Jan. 6 defendant appeals to Supreme Court in case that could upend hundreds of riot charges
The charge "is nothing less than the weaponization of the penal code to stifle dissent; it sets a terrifying precedent unworthy of this nation's history," Lang's attorneys wrote.
Jan. 6 defendant Edward Jacob Lang is asking the Supreme Court to hear his challenge against one of the 11 charges he was indicted on – obstruction of an official proceeding – in a case that could upend legal proceedings against hundreds of other defendants indicted on charges related to the Jan. 6, 2021, U.S. Capitol riot.
The obstruction charge could be levied against "anyone who attends at a public demonstration gone awry," attorneys for Lang wrote in an appeal to the Supreme Court last week. The proceeding for which the charge was brought refers to the event where Congress certifies the Electoral College votes to confirm the president.
The charge "is nothing less than the weaponization of the penal code to stifle dissent; it sets a terrifying precedent unworthy of this nation's history," Lang's attorneys also wrote.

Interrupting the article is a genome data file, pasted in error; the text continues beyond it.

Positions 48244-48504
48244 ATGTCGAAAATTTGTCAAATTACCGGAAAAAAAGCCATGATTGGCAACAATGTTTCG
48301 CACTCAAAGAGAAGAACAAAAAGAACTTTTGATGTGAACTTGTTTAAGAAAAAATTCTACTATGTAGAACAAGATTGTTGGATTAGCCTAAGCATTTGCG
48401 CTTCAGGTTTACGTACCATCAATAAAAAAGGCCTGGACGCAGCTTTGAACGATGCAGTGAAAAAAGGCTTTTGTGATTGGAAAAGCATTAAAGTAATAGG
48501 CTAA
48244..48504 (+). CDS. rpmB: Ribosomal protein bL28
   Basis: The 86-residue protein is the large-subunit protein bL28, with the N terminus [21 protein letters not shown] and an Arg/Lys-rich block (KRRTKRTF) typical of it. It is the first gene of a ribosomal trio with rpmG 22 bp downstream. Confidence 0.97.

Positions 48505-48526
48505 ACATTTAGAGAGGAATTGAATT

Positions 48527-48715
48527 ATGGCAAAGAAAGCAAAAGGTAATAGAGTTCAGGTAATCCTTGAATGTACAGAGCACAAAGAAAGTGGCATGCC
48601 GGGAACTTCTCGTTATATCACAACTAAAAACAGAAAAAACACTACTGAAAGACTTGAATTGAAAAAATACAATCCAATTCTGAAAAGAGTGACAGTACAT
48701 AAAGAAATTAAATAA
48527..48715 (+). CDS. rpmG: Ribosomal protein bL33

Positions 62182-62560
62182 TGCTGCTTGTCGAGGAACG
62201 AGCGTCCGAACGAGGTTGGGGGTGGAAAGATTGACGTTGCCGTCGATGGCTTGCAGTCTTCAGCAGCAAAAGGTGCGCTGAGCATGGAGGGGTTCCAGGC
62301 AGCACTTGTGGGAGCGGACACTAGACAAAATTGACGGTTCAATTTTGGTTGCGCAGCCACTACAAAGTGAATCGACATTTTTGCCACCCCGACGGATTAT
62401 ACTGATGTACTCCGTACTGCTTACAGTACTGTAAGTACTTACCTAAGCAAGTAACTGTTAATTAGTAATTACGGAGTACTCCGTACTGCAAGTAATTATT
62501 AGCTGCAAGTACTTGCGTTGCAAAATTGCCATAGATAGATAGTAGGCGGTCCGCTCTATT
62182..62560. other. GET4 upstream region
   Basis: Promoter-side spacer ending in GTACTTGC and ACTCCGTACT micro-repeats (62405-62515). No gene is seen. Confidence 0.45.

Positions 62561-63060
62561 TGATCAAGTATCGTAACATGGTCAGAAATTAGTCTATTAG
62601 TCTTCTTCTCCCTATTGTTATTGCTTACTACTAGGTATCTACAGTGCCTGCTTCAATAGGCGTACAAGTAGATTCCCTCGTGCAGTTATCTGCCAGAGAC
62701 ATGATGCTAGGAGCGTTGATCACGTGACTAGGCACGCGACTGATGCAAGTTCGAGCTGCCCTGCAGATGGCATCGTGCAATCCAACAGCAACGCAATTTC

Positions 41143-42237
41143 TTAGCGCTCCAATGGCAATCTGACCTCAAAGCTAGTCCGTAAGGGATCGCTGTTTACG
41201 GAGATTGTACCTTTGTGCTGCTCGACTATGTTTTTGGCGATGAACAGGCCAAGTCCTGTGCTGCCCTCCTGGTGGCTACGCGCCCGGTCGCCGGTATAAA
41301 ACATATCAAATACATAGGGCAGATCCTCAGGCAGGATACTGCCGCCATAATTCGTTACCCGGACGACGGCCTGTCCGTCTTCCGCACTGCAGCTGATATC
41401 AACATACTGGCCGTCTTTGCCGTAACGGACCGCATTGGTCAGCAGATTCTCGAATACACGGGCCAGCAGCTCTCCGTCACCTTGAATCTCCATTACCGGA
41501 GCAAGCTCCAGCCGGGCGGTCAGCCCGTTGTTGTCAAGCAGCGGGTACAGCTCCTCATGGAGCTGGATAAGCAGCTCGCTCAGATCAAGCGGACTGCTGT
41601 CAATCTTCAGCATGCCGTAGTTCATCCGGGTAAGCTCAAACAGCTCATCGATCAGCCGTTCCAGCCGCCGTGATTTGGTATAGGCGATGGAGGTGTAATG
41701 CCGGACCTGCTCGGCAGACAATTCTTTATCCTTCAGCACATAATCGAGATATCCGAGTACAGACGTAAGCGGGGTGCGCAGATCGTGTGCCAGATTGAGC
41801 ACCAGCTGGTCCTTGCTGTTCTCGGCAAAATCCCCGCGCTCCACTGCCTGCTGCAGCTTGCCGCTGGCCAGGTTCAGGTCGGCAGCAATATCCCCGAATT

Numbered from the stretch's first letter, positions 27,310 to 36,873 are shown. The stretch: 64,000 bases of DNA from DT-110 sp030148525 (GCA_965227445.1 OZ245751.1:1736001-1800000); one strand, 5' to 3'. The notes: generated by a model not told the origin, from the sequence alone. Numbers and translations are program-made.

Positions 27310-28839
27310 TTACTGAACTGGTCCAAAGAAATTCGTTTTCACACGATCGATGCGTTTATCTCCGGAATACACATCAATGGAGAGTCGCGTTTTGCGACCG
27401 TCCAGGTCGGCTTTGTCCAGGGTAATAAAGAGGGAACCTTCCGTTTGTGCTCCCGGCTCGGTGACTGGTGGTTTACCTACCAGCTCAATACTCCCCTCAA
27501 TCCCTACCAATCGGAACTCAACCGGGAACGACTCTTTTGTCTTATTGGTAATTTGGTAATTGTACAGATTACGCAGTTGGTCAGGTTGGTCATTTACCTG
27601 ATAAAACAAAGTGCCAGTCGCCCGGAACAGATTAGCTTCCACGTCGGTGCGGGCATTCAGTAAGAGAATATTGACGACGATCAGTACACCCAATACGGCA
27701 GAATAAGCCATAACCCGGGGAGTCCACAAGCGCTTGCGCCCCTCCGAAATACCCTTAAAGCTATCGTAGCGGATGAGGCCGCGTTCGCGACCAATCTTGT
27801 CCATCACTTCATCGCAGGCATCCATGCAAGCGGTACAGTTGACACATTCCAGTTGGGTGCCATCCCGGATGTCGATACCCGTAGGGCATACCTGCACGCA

Lang had filed a motion to dismiss the obstruction charge, which carries a 20-year sentence, before his trial, and the D.C. District court granted this motion. However, an appeals court reversed the lower court's decision and a motion for a rehearing was denied.
Lang's attorney Norman Pattis told Newsweek that he thinks the Supreme Court could upend the cases of "hundreds of defendants."
"The government misuse and abuse of the federal penal code in the [January 6] cases is shocking," Pattis also said. His client expects to hear this fall whether the Supreme Court will take up the case.
Lang has been incarcerated for more than 900 days without a trial. He told The Epoch Times that he thinks his appeal could impact the Justice Department's separate effort to potentially charge former President Donald Trump with obstruction.
"I think the timing of this filing is astronomical," Lang said. "Donald Trump is the political frontrunner for the Republican Party, and while the other bogus charges might easily go away through a plea deal, the obstruction of Congress charge carries prison time. This one would land him in serious hot water with a conviction."